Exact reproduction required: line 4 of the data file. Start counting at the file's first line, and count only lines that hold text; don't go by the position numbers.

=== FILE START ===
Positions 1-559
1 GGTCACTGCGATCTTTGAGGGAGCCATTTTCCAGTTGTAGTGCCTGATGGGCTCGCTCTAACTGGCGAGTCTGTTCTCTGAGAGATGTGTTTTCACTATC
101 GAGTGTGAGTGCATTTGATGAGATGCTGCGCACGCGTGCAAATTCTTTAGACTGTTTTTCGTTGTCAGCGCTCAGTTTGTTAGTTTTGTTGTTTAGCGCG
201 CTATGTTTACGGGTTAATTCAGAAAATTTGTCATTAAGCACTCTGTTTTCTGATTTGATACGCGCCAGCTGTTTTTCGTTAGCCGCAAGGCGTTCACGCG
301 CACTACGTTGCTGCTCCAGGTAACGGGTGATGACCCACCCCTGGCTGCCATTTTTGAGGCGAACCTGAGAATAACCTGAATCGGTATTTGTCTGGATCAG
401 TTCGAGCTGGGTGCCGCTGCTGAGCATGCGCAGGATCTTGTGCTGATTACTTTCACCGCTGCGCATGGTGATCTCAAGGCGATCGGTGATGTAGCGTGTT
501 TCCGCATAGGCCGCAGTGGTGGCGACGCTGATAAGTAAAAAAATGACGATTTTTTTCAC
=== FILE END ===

201 CTATGTTTACGGGTTAATTCAGAAAATTTGTCATTAAGCACTCTGTTTTCTGATTTGATACGCGCCAGCTGTTTTTCGTTAGCCGCAAGGCGTTCACGCG